How would you translate this into practice?   Questions to help you with this endeavor:   Where does this retrospective, observational research fall on the evidence hierarchyEBNIs it quantitative or qualitative research?  Experimental or non-experimental research? How generalizable is this research? What are the risks,resources, and readiness of people in potentially using the findings (Stetler & Marram, 1996; Stetler, 2001)?   What might happen if you try to apply the abstract information to practice without reading the full article?  Do you think the project done in Europe is readily applicable to America?  What would be the next level of research that you might undertake to better confirm these findings?
Enjoy your holiday season! -Dr H

“Please answer….” (cont.)

What do people HATE about online surveys?   If you want to improve your response rates, check out SurveyMonkey Eric V’s (May Mail2017)  Eliminate survey fatigue: Fix 3 things your respondents hate 

For more info: Check out my earlier post “Please Answer!”

“Please answer!” – How to increase the odds in your favor when it comes to questionnaires

Self-report by participants is one of the most common ways that researchers collect data, yet it is fraught with problems.   Some worries for researchers are: “Will participants be honest or will they say what they think I want to hear?”   “Will they understand the DifferentGroupsquestions correctly?”  “Will those who respond (as opposed to those who don’t respond) have unique ways of thinking so that my respondents do not represent everyone well?” and a BIG worry “Will they even fill out and return the questionnaire?”

One way to solve at least the latter 2 problems is to increase the response rate, and Edwards et al (2009 July 8) reviewed randomized trials  to learn how to do just that!!Questionnaire faces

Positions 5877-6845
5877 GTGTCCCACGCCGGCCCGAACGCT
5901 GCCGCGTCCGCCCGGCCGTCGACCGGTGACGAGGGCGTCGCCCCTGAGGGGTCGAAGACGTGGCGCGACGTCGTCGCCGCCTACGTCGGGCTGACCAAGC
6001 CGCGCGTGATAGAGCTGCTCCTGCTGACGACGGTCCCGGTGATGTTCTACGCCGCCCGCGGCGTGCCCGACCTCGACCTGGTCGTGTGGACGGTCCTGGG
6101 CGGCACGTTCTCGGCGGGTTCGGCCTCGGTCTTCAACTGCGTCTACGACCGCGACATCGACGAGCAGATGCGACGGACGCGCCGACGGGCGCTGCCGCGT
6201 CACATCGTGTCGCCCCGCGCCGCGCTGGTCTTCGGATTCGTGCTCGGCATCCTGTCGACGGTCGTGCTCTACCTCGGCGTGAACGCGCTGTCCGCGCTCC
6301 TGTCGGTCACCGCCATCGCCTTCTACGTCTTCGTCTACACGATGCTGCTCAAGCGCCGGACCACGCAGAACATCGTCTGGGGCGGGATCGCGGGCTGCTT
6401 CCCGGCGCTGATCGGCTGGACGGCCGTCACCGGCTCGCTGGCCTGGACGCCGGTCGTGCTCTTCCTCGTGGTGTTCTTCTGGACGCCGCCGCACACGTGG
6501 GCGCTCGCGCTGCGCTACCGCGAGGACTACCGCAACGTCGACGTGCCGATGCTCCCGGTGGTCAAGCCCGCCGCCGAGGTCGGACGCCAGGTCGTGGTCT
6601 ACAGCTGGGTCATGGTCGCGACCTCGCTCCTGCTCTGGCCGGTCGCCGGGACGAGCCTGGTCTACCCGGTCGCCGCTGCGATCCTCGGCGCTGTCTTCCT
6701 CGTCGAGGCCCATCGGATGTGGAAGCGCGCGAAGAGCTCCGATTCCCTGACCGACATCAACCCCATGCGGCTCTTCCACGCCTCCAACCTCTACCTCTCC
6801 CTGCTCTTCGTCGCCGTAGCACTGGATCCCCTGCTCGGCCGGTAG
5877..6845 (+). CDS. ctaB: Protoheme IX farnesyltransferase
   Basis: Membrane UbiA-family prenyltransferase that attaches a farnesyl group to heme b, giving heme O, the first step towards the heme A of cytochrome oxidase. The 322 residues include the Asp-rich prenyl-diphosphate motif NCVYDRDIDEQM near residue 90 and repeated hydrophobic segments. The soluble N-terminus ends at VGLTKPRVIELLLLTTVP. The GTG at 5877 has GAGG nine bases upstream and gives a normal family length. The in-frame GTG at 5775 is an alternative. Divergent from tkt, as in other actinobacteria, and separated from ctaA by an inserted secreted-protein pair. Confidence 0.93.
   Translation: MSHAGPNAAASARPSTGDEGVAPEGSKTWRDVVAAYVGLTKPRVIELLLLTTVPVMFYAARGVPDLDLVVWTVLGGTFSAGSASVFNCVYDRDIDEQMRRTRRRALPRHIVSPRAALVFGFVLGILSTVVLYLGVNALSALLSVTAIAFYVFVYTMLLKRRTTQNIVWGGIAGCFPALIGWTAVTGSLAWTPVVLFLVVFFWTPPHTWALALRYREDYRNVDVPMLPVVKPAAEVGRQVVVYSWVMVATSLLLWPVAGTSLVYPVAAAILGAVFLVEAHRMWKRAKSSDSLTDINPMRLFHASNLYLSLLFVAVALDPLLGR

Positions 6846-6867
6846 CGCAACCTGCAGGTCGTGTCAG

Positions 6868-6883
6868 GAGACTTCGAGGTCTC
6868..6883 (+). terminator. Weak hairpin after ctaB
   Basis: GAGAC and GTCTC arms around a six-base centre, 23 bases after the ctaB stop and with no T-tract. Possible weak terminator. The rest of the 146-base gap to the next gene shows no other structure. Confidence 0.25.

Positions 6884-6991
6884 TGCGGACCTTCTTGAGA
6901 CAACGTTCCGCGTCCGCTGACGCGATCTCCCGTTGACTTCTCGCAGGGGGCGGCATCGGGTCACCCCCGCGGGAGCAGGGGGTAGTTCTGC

If you want to improve your questionnaire response rates, check it out!  Here is Edwards et al.’s plain language summary as published in Cochrane Database of Systematic Reviews, where you can read the entire report.

Methods to increase response to postal and electronic questionnaires

MailPostal and electronic questionnaires are a relatively inexpensive way to collect information from people for research purposes. If people do not reply (so called ‘non-responders’), the research results will tend to be less accurate. This systematic review found several ways to increase response. People can be contacted before they are sent a postal questionnaire. Postal questionnaires can be sent by first class post or recorded delivery, and a stamped-return envelope can be provided. Questionnaires, letters and e-mails can be made more personal, and preferably kept short. Incentives can be offered, for example, a small amount of money with Remember jpga postal questionnaire. One or more reminders can be sent with a copy of the questionnaire to people who do not reply.

 

Critical/reflective thinking:  Imagine that you were asked to participate in a survey.  Which of these strategies do you think would motivate or remind you to respond and why?

For more info read the full report: Methods to increase response to postal and electronic questionnaires

 

Words vs. Numbers: What does it all mean?

There are several ways to classify types of research.   One way is qualitative versus quantitative–in other words, WORD  vs. NUMBER data, methods, & analysis.